Civil Designer Showcase

The Moroccan 'Plan Azur'

AS Engineer Paolo Odorico describes the setting for the new Taghazout Beach development, it is clear that this initiative will be far more than just another 'golden mile' coastal resort. Taghazout, just north of Agadir, forms part of King Mohammed VI's 'Plan Azur', which includes the development of six Moroccan coastal resorts intended to attract more than 10 million visitors by 2010.

Paolo works among the planners, architects, designers and engineers of Hart Howerton, a large international firm with three of its main offices in San Francisco, New York and London. The company focuses on the design of 'complete environments' encompassing the buildings and the communities in their projects. As part of the organization's design practice, they make use of infrastructural design package Civil Designer and have already utilized the software extensively for the Taghazout Beach development project.

"We used Civil Designer as a planning tool to help us understand landforms better when providing a rapid feasibility assessment of design components. These include roadway preliminary designs, the validation of grading and terracing solutions as well as the illustration of conceptual design ideas to clients using the multitude of graphical outputs within the software. The program has therefore proved to be useful on this project," notes Paolo.

The scope of the project not only includes the infrastructure surrounding the resort with its 5 star hotels and prime golf estate, but is also set to have a positive impact on the surrounding rural villages. As part of the strategic investment plan by the Moroccan Government, work has already begun on improving the surrounding road network and installing water supplies and wastewater collection systems.

"The Taghazout Resort development will be linked to these networks in such a way that all wastewater will be recycled and used for landscape irrigation purposes. In addition, current waste management practices for the area will be improved to ensure that solid waste is disposed in a structured modern landfill system rather than via an unmanaged local discharge," explains Paolo. Other benefits of the project include local training and employment opportunities which have already received a significant boost as the development has progressed. It is anticipated that the project will generate over 50,000 direct and indirect jobs.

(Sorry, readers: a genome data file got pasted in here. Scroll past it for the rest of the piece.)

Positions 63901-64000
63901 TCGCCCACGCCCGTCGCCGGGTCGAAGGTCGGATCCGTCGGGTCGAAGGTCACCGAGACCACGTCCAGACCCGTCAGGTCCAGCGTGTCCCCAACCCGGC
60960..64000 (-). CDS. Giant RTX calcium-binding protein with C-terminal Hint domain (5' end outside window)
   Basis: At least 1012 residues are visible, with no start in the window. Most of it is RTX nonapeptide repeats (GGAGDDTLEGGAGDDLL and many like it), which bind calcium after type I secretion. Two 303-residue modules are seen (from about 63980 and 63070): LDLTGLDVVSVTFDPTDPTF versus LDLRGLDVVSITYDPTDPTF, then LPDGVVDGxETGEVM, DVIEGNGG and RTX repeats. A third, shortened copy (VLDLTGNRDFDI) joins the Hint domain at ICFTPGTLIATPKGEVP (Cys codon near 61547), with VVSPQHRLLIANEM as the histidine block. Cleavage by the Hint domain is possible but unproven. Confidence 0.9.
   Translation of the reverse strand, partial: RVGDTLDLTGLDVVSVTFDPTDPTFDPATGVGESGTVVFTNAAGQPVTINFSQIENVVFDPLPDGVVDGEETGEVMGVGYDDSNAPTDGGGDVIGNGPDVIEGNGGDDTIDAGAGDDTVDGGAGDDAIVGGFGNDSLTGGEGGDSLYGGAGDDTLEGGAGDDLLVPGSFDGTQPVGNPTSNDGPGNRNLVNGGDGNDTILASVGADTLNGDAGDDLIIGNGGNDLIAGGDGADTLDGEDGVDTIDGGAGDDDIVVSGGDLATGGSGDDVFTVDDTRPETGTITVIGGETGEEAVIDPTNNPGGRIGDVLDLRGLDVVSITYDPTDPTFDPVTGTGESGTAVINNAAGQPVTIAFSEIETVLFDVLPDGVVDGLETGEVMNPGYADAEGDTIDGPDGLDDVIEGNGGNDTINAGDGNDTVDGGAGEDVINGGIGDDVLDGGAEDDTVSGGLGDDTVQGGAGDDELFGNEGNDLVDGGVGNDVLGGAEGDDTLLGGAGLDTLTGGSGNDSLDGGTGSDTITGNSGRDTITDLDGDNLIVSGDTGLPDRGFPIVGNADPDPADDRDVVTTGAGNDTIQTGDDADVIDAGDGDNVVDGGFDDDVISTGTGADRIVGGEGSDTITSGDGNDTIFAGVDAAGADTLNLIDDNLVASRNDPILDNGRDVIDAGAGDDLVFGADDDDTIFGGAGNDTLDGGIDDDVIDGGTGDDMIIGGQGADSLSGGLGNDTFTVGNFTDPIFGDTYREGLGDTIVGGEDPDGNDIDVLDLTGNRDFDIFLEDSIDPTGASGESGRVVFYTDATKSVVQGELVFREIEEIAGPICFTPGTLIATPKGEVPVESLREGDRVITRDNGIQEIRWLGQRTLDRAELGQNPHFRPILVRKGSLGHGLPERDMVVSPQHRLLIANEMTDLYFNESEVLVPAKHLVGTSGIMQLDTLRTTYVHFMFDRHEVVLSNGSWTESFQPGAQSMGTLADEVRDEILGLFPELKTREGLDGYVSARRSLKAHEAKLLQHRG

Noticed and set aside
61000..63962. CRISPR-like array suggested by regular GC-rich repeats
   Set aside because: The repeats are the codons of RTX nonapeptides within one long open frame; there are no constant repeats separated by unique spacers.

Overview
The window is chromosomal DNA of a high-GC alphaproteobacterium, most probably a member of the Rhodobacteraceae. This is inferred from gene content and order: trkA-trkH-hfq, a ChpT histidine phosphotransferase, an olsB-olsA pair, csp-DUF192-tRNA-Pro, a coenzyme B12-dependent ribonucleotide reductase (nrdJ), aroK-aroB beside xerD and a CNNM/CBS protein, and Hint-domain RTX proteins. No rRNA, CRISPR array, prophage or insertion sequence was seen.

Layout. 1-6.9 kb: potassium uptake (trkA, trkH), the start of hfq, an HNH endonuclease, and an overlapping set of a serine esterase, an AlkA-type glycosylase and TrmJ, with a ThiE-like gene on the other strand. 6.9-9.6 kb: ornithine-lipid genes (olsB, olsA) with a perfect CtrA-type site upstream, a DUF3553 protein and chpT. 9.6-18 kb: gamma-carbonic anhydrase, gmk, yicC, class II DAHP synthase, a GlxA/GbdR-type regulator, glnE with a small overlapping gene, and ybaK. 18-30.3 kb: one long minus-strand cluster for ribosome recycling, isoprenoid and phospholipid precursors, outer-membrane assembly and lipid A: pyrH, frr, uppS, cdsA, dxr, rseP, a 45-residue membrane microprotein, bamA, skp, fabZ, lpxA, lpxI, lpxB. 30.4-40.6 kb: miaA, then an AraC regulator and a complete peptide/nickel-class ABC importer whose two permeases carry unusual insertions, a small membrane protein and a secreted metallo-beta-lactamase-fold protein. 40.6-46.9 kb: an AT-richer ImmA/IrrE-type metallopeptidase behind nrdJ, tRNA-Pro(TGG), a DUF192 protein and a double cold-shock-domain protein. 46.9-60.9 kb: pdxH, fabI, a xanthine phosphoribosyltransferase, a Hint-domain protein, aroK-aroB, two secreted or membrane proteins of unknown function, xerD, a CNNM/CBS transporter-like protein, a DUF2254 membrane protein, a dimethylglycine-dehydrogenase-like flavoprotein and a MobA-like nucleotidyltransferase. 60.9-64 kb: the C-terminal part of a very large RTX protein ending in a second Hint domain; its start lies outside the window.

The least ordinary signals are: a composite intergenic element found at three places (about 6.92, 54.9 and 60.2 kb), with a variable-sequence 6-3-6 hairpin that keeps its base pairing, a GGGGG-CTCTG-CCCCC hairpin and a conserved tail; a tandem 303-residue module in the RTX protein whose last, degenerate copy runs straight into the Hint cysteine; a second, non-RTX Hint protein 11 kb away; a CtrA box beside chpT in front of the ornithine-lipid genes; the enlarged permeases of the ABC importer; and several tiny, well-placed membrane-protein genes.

According to Paolo the two main challenges facing the project have been the site topography and the environmental impact considerations. The site topography includes a wide flat lower bench of degraded land adjacent to the beach.
Taghazout Beach development | Hart Howerton

"Our development proposal for the lower bench area consists of the layering of hotel, recreation, residential, commercial and services land usage. In addition, a comprehensive earthworks program for the lower bench which entails deep lift cuts and fills will allow a series of terraces to be created, providing each land user with ocean views," explains Paolo.

Civil Designer's powerful terrain module was used to process the DTM for the entire 620 hectare site as well as the additional 1000 hectares surrounding the site. The project team used the program's 3D Viewer land planners to test the development master plan on the landform whilst analyzing slope, landform features and view corridors. "The 3D view module helped us generate perspectives with land use overlays which allowed planners to understand a very complex topographic landform in very little time, minimizing the time needed to physically validate planning products on field inspections," continued Paolo.

Besides a difficult terrain, road access and the allocation of services also had to be considered. "Road access and services to the balance of the eastern elevated portions of the site required extensive road alignment design analysis. This involved many iterations to achieve a functional road design that would minimize the visual impact on the land form, thereby preserving the landscape's features."

Paolo is clearly excited by the enormous task still ahead and is motivated by the vision of creating an exquisite resort that values local heritage, both in terms of the culture and the environment, while providing an economic stimulus to the region. The first residential units, hotel, medina and golf course is due to open in early 2009.

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